Use Hacks to Help You Start a Fire and Keep It Going
Starting a campfire sounds simple, but there are lots of challenges that can make it a bit more complicated. Campfire tips can help you start your fire in any weather and keep it going to cook your meal, keep you warm, and add some cheer to your campsite.
Create a Spot for Your Campfire
Where you light a campfire matters a lot, both for safety and your chance of success. Pick a spot that is free of flammable materials like dead grass and pine needles. Use a dedicated fire pit if there is one. If not, clear vegetation and pile dirt to create a safe "bed" for your campfire. Likewise, choose a place that's sheltered from the wind if possible. This will help you keep the fire going if it's a windy day.
Pick the Perfect Tinder (and Keep It Dry)
Many items make excellent tinder. This is where your fire starts, so it needs to be something that burns quickly and easily. Good tinder sources include small twigs, pine cones, paper, dry bark, or cardboard. Fire starters also work well. Some great options are sawdust, cotton balls dipped in cooking oil, shredded paper melted with wax, or even a bag of really greasy potato chips. No matter what you choose, keep it dry.
Remember to Use Kindling
Tinder starts a fire, but before you can get the big logs to flame, you'll need kindling. Use small sticks or split logs to help the fire establish itself after the quick-burning tinder is gone. Dry sticks about the diameter of your finger are best for kindling. You can also use a kindling splitter to create smaller pieces from a large chunk of firewood.
Use the Best Firewood You Can Find
The wood you use for your campfire can make the difference between struggling to light it and enjoying a roaring blaze. Many locations also have restrictions on the type of firewood you can use. You'll need dry wood, often available for purchase at campgrounds and parks. Local wood is best, since it doesn't contribute to the spread of invasive insects and pests.
Choose Your Campfire Type
There are several types of campfires you can build, and each has advantages and disadvantages. The teepee style is one of the easiest to build, and it involves stacking the wood in a pyramid and placing tinder and kindling inside. A log cabin fire is another great design that allows lots of air to flow between the logs. No matter what style you choose, having a plan makes it easier to light the fire and keep it going.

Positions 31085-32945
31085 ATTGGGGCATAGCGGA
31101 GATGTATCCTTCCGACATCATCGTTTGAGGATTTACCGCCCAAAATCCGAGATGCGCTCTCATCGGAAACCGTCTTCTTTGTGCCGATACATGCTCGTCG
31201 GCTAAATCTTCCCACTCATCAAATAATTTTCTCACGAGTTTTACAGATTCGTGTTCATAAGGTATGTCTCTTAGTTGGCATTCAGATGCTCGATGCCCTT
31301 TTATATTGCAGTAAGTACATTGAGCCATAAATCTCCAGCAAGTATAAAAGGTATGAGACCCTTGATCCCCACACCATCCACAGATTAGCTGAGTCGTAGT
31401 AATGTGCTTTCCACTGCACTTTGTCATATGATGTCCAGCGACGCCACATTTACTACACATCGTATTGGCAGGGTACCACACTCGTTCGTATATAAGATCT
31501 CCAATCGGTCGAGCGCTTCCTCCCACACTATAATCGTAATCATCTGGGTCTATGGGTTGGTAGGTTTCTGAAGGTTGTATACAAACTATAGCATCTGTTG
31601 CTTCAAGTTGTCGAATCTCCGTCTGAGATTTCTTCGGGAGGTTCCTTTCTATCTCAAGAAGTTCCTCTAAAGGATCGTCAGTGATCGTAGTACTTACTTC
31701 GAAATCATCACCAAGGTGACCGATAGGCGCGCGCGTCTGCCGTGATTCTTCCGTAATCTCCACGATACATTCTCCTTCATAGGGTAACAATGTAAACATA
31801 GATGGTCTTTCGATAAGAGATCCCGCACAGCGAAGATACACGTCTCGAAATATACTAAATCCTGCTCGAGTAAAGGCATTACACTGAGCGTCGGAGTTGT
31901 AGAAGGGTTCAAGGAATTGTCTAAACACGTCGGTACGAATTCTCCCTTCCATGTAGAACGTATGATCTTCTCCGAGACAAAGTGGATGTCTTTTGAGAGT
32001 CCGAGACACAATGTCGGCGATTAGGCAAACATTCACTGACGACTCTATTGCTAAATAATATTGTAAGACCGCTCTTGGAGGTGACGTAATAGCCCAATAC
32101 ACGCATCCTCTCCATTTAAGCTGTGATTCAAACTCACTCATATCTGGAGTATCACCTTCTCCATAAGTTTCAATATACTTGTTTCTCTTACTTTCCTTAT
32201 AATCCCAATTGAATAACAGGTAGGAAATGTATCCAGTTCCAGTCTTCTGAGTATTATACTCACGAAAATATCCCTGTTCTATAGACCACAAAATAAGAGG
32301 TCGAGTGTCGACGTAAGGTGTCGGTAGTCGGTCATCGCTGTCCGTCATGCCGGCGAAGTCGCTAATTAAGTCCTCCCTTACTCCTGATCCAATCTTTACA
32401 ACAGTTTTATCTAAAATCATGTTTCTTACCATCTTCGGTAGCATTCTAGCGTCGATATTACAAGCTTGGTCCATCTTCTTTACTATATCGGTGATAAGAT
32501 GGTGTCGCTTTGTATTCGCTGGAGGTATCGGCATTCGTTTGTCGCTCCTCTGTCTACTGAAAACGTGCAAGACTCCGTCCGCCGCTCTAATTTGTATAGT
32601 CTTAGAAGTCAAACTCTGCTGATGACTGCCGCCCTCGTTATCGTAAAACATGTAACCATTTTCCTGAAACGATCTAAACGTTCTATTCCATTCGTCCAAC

Start Small When Lighting a Campfire
Once you have all your campfire supplies and a design in mind, start small. Place the kindling over the tinder and add only a few logs in your desired design. Then, use a lighter or some waterproof matches to light the tinder. Blow on it gently to ensure it gets plenty of oxygen. If it's windy, shelter it as much as possible. Continue adding tinder until the kindling catches fire. Then, watch to make sure the larger logs catch. If not, add some more kindling until they do.
Know How to Start a Campfire Without Matches
You should always have matches in your camping supplies, but sometimes, you forget or lose them. Knowing how to start a fire without matches is an important wilderness survival skill. Use a flint and steel or a lens placed in direct sunlight if you have these items handy. If not, make a tinder "nest" and spin a dry stick in a notch in another piece of wood. It can take some time, but eventually, the friction can cause enough heat to start the fire.
Feed Your Fire to Keep It Going
Once you've started the fire, you need to keep it going. There are a few reasons a campfire can go out, including wet wood, lack of fuel, lack of oxygen, or too much wind. Knowing how to keep a campfire going is about managing these challenges. Choose dry wood and continue to put logs on the fire as it burns. Make sure there are spaces between the logs to allow air to flow to the fire. If you are dealing with a windy spot, try erecting a windbreak with gear or tarps a safe distance from the fire.
Keep Campfire Smoke Out of Your Face
No one likes to sit in the smoke, and it can seem like the way the smoke goes is random sometimes. However, there are some hacks to help keep the smoke under control. Use very dry wood and make sure the fire has plenty of oxygen to minimize the smoke. Then, place a large rock against one side of the firepit to help control the way the smoke blows. Finally, think about the direction of the wind and use windbreaks to control it.
Put the Fire Out When You're Done
When you're done enjoying your campfire, it's important to put it out thoroughly. It can take some time to extinguish a campfire completely; plan for it to take about 20 minutes. Allow it to burn down as your evening ends. When you're ready, dump lots of water over the embers. Use a stick or shovel to stir them and then dump more water. The fire is out when it is no longer hot or smoking.